PARDON APPLICATION (Now known as ‘RECORD SUSPENSION’ )
Parry Sound-Muskoka Digital Fingerprinting is a certified, accredited RCMP agency authorized to capture your fingerprints on a high-tech scanner and transmit them directly to the RCMP computer in Ottawa.
The first step in obtaining a pardon, now referred to as a ‘record suspension’, is to obtain your fingerprint record from within the RCMP database. The fastest and most convenient way to obtain this record is through digital submission. According to the RCMP website, it could take upwards of 120 days to receive this record, subject to when the record occurred. In all likelihood you will receive the information somewhere between 60 – 120 days! If however, you submit your fingerprints by the ink method, the results will be mailed to you somewhere between 4 – 6 months!
WHO NEEDS A PARDON:
There are two main reasons why an individual would obtain a pardon; employment and travel.
Some companies have for years required a criminal background check from an individual as part of their application for employment process. With the advent of the incidents that occurred on September 11th, many more prospective employers added a police clearance check to their hiring practices.
If you have not applied for and received a pardon from the National Parole Board; then your record will still be on file and subject to these types of inquiries. For instance, if an individual some 25 years ago was charged with theft under, fingerprinted for the offence and subsequently convicted in court for the offence, then you have a criminal record. It will remain on the database until you have it removed.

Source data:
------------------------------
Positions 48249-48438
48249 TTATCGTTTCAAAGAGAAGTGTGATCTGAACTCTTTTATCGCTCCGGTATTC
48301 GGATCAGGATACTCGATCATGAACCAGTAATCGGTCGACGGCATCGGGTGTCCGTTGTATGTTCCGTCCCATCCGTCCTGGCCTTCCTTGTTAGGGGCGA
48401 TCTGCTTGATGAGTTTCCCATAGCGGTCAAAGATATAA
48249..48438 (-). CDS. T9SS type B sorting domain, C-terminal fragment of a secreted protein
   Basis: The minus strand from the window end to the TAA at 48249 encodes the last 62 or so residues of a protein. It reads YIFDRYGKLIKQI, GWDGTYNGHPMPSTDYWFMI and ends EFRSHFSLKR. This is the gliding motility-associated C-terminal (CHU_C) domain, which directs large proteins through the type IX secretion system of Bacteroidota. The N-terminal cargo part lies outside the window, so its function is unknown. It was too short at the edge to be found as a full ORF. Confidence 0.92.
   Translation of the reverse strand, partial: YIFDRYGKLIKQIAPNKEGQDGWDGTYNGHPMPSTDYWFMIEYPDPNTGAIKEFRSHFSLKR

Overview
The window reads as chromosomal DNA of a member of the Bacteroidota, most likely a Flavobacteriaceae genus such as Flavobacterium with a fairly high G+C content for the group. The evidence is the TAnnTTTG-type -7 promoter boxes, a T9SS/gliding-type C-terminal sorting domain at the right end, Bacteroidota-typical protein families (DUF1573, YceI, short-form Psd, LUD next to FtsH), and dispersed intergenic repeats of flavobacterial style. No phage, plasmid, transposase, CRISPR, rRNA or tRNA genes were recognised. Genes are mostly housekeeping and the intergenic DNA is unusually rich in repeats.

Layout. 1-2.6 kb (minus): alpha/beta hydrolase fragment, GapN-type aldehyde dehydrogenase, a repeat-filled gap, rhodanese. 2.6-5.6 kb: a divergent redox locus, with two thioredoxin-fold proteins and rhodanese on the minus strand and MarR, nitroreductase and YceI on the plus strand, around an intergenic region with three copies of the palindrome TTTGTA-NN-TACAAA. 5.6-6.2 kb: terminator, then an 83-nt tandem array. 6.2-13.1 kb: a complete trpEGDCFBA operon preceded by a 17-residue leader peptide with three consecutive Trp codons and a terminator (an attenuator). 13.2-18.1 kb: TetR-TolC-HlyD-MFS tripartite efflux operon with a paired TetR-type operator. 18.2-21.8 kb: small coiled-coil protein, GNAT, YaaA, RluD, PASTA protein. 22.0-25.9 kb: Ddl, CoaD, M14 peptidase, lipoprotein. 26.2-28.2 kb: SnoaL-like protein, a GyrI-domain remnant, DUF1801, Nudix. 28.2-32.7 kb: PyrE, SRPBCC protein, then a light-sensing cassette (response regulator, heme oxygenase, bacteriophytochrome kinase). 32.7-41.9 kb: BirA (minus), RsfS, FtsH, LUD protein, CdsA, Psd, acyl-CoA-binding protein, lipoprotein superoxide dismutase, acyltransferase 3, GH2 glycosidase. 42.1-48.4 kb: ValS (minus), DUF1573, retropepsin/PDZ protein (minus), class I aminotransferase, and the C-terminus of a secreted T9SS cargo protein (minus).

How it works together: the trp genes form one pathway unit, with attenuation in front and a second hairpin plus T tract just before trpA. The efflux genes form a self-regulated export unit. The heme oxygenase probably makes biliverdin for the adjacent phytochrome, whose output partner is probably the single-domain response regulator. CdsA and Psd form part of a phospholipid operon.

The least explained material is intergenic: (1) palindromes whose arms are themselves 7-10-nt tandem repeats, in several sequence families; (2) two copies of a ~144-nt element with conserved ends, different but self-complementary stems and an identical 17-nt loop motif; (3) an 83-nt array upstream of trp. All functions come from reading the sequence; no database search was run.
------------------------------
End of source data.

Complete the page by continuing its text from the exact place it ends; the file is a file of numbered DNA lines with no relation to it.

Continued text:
Also, taking the above scenario, if you went to court and the charge was withdrawn or the case was dismissed; you still have a ‘Criminal Record File’ on the RCMP database as a result of being fingerprinted for the offence. In this case, you still need to apply for a pardon to have this ‘file’ removed so that this information is not available in any criminal background check to potential employers.
When travelling outside of Canada, it is advisable to have applied and received a Canadian Pardon, especially when it comes to travelling into the United States. Homeland Security at all border crossings into their country have strict guidelines since September 11th dealing with individuals attempting entry.
The national police computers for both Canada and the United States at all border points are linked together. I think we all agree that this security practice is warranted however for individuals with a criminal record and/or fingerprinted in Canada for a criminal offence and who have not received a pardon, the anxiety crossing the border is heightened.
In all my years of fingerprinting for civilian purposes, I have heard from numerous individuals stating, ‘I have been crossing the USA border for years and never had a problem, now I have been refused entry and need to get a US Waiver!’ The waiver will be discussed in the next link.
Unfortunately, if Homeland Security, by means of the police computers or by admission of the individual, learns you have a criminal record or was charged with a criminal offence years ago, whether convicted or not, will turn you around at the border and advise you to get a US Waiver if you want to return to the United States.
It must be noted that Homeland Security DO NOT recognize Canadian Pardons! Therefore if you have applied for and received a pardon and divulge this to the US Customs at the border, you will most likely be refused entry. Remember, if you received a Canadian pardon years prior and have not been fingerprinted for a criminal offence since that time, your previous indiscretion has been removed from the active RCMP database and therefore not available on the border point computers!